Cinematic Pioneers

Today marks the death, in 1948, of the aptly named Louis Lumière who, together with his brother Auguste, was one of the earliest filmmakers in history, and one of the first people to make moving pictures an entertainment medium for the masses. The Lumières’ father owned a photographic firm where both the brothers worked, and after he retired in 1892 they began to experiment with … Continue reading Cinematic Pioneers

“The Woman I Love”

On June 3, Edward Albert Christian George Andrew Patrick David, Duke of Windsor and former King of the United Kingdom, married Wallis Warfield Simpson, the woman he gave up the throne for. The lead-up to the marriage, with its sordid affair and constitutional crisis, is fairly well known. Suffice it to say, the twice-divorced Wallis was not popular in Britain after Edward vacated the throne … Continue reading “The Woman I Love”

The Spanish Armada

On May 28, 1588, the ill-fated Spanish Armada started sailing out of Lisbon, heading for the English Channel. The fleet, which consisted of 151 ships, 8,000 sailors, and 18,000 soldiers, was so huge it took two days for the whole thing to make its way out of Lisbon. The English attempted some last-minute diplomacy, but when that failed they battened down the hatches and sent … Continue reading The Spanish Armada

Story Time

On April 17, 1397, Geoffrey Chaucer first told The Canterbury Tales at the court of King Richard II, introducing the world to one of the most lasting literary works in history, driven by such memorable characters as the Wife of Bath. The Tales, which may have been the first to use a pilgrimage as its framing device, drew from many other famous works of the … Continue reading Story Time

Charles I

On March 27, 1625, the ill-fated Charles I became King of England, Scotland, and Ireland. Sadly, as with his grandmother, it was not a job to which he was well suited. Charles, the grandson of Mary, Queen of Scots, was born during Elizabeth’s reign and came to the throne at the young age of 24. He believed firmly in the divine right of kings and … Continue reading Charles I

A Right Royal Divorce

On March 21, 1152, four archbishops, acting with the pope’s approval, annuled the marriage between King Louis VII and Eleanor of Acquitaine, thus clearing the way for Eleanor to become one of England’s most notable queens. Louis and Eleanor married in 1137 and had two daughters together, neither of whom could inherit the French throne, due to Salic Law. Louis was desperate for a son … Continue reading A Right Royal Divorce

AADR*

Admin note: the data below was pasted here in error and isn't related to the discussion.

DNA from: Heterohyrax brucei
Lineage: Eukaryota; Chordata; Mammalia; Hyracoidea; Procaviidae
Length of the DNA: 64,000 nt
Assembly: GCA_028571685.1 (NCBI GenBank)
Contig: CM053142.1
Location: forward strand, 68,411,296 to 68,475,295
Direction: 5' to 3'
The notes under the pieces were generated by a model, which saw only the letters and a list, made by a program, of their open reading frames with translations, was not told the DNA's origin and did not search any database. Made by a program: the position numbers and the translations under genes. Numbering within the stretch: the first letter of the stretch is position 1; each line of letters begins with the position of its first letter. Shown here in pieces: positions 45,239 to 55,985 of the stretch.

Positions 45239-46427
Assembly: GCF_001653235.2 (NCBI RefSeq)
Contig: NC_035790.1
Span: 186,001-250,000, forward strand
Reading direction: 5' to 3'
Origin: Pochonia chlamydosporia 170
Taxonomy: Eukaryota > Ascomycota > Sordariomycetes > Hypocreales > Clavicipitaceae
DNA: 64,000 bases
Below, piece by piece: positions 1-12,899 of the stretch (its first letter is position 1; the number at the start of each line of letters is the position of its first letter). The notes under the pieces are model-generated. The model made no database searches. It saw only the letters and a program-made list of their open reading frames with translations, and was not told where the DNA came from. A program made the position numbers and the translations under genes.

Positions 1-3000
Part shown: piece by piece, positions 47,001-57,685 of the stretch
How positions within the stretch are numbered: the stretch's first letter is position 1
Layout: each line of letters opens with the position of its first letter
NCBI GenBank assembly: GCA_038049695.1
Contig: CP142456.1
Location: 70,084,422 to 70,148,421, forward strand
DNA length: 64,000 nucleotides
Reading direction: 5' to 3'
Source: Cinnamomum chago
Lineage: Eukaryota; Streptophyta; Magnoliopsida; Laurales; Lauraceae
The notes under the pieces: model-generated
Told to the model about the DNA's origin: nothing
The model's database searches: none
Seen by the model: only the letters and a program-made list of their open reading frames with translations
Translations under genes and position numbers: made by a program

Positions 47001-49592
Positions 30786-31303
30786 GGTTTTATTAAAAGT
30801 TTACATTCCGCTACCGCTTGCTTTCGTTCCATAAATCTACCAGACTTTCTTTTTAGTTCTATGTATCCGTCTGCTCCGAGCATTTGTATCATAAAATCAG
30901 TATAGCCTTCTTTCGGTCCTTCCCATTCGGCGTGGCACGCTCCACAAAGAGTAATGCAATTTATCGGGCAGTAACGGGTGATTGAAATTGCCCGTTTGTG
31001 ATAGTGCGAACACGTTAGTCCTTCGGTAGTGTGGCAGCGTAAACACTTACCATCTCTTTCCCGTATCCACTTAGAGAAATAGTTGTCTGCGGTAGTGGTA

*Anglophiles Against Drunk Riding Today is a good day to take a moment to contemplate the consequences of drunk riding, because March 19 is the anniversary of the dark and stormy night King Alexander III of Scotland took a long fall off his horse and kicked off a succession crisis. Alexander had three children with his first wife, Margaret of England, including two sons, but … Continue reading AADR*

Leading the Way to Independence

It’s the Ides of March! Aside from being the date Julius Caesar learned who his true friends weren’t, this is also the day South Carolina became the first of the 13 colonies to declare independence from Great Britain and set up its own government, in 1776. South Carolina set up its first government under John Rutledge, and on February 5, 1778 it became the first … Continue reading Leading the Way to Independence

Celebrate Hyperbole!

On March 5, 1770, the hyperbolically named Boston Massacre took place when British soldiers fired on a mob that had gathered to, essentially, talk smack to one of the soldiers stationed outside the Custom House. Five people died, and eleven were injured. To be fair, the colonists should take the lion’s share of the blame for what happened. It all started when a wigmaker’s apprentice … Continue reading Celebrate Hyperbole!

The End of Serfdom

On March 2, 1861, exactly six years after he ascended the throne, Tsar Alexander II signed the Emancipation Reform of 1861, emancipating the serfs of Russia and finally ending a practice that most of the rest of Europe had abandoned centuries ago. This act, one of the first and most liberal of Alexander’s reforms, freed more than 23 million people and allowed them to marry … Continue reading The End of Serfdom